TWIN FALLS — A year ago, Lindsey Anderson was coaching track in California. Zak Montoya was preparing for his freshman year at Idaho State University. Kimball Lloyd was beginning his senior year at Jerome High School.

On Friday night, those three congregated at the College of Southern Idaho's outdoor challenge course with 23 other freshmen. They were part of a team that didn't exist 12 months ago.

This was the first week of organized practice for CSI's renewed cross country program. The runners are still getting to know each other, which is why Anderson — the head coach — set up Friday's excursion to the challenge course. It was a team-building exercise for a squad in the final stages of construction.

"I’m really excited about the team that’s come together, and I think we’re gonna do really well, even though we're a bunch of freshmen our first time coming back," Anderson said. "I see a lot of potential, and I think they see and feel it, as well."

Friday's adventure had little cross country value on its face. The runners attached harnesses to their bodies, climbed 30 feet up a telephone pole replica and walked across logs and wires. 

The exercises helped the athletes build appreciation for the ground, but the purpose was building bonds. One station, called the High Wild Woozy, involved two wires. Two teammates stood on each wire, faced each other and latched hands. They then walked laterally, trying to reach the other pole without falling off the wire (ropes were attached to their harnesses to prevent season-ending accidents).

The 25 runners seemed especially comfortable around each other, considering how recently most of them met.

CSI announced the addition of cross country and distance track in September 2016, ushering in the first Golden Eagle running program this century. The last time CSI had a cross country or distance track team was 1998-99.

"The conversation has been off and on for the past five or six years," CSI athletic director Joel Bate said. "We’ve looked at feasibility studies, and we're really looking at it as an enrollment prop right now. Is this a way to even attract more kids to our school?"

Anderson was a distance runner at Weber State University from 2003 to 2007. She qualified for the 2007 and 2009 World Championships in the steeplechase. In 2008, she reached the Beijing Olympics, where she finished 24th.

After years as a Weber State assistant, Anderson moved to Bakersfield, California. Weber State head women's cross country/track coach Paul Pilkington told Anderson about the CSI job last fall, less than a year after she moved to California. Last November, Anderson accepted the job.

Anderson's next nine months involved intensive recruiting. She first reached out to high school coaches and other contacts in the Intermountain West, and eventually found athletes that were good enough to run in college but hadn't signed anywhere yet.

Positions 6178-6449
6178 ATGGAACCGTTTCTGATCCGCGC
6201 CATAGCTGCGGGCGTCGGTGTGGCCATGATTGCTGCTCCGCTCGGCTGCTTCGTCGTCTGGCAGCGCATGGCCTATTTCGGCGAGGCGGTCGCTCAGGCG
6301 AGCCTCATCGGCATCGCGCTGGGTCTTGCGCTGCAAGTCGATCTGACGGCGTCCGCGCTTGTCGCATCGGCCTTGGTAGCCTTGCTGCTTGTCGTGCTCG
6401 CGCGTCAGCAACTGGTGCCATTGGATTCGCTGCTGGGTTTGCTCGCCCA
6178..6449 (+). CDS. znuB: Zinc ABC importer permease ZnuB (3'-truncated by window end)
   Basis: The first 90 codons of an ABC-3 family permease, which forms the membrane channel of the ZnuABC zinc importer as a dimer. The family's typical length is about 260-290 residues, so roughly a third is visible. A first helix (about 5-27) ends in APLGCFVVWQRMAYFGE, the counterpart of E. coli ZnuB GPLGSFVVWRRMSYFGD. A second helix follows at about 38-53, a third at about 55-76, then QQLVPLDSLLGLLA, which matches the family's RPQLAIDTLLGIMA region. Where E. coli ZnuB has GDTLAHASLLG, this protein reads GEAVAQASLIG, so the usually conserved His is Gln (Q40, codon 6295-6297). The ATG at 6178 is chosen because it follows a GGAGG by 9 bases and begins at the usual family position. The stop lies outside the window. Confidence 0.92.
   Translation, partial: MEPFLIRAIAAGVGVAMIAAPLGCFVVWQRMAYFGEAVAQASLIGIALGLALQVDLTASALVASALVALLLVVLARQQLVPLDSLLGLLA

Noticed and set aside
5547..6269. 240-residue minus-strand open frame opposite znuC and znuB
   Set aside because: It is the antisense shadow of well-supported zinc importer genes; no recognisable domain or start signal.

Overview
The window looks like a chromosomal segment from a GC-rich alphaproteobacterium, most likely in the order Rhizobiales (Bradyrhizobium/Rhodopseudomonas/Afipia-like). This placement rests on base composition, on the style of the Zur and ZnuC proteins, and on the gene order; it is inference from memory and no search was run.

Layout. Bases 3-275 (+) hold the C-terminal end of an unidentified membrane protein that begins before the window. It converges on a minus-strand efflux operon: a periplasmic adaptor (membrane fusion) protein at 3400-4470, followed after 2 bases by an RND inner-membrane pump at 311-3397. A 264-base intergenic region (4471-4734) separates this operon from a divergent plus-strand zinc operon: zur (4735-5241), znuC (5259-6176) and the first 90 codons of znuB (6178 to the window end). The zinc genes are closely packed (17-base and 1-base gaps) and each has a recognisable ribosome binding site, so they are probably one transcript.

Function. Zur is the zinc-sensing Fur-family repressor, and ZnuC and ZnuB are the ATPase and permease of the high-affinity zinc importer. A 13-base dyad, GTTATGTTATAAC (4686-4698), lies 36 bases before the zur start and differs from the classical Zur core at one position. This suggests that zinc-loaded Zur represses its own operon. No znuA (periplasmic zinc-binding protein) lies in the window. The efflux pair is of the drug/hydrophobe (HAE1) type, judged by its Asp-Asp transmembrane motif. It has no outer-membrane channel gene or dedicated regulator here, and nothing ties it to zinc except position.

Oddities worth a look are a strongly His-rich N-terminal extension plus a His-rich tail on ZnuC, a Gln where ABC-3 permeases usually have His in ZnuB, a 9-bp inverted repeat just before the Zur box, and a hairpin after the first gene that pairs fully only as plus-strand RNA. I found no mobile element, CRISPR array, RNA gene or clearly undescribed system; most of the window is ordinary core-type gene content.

"You have to sell yourself, because I don’t have a program. I don’t have runners that they can come meet and get to know," Anderson said. "You have to sell the potential of what this can be."

Montoya graduated from Minico in 2016. After track season that May, he figured his running career was over. He had no college offers, so he enrolled at Idaho State.

Around Thanksgiving, a high school coach told him about CSI's new program. He emailed Anderson. She responded with workout routines, and eventually a scholarship offer. Montoya, who ran his junior and senior years at Minico, did not have to think long about leaving Pocatello for Twin Falls.

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"I just hated the feeling of not competing," he said. "I didn’t feel like I reached my potential running because I’d done it for such a short time. I wanted to see if I could come back out here and see how good I can get."

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CSI Cross-country cruises challenge course

CSI freshman Zak Montoya shares a laugh with his cross country teammates Friday, Aug. 18, 2017, at CSI’s Outdoor Challenge Course in Twin Falls.

DREW NASH, TIMES-NEWS

Lloyd was set to go to BYU-Idaho up until June, which is when he first heard about CSI's program. Anderson couldn't offer him a scholarship, but he could walk-on. And so he did.

"Now that I’ve taken this decision, I’m all on board," Lloyd said. "I have a lot of hopes."

The Golden Eagles don't have a conference yet, but that might change in the next few years. Bate said several Scenic West Athletic Conference teams have considered adding running programs soon.

This year, CSI will run at some regional junior college meets, and they'll even face some Division I schools, including Idaho State and Utah Valley. 

Anderson and her athletes have high expectations going into this season, despite the limitations. This year is not a test run.

But more than anything else, they're excited to prolong their running careers.

"The only pressure we have is the pressure on ourselves to be as good as we want to be, and to make the program as good as it can be," Montoya said. "We get to put our hand print on it."

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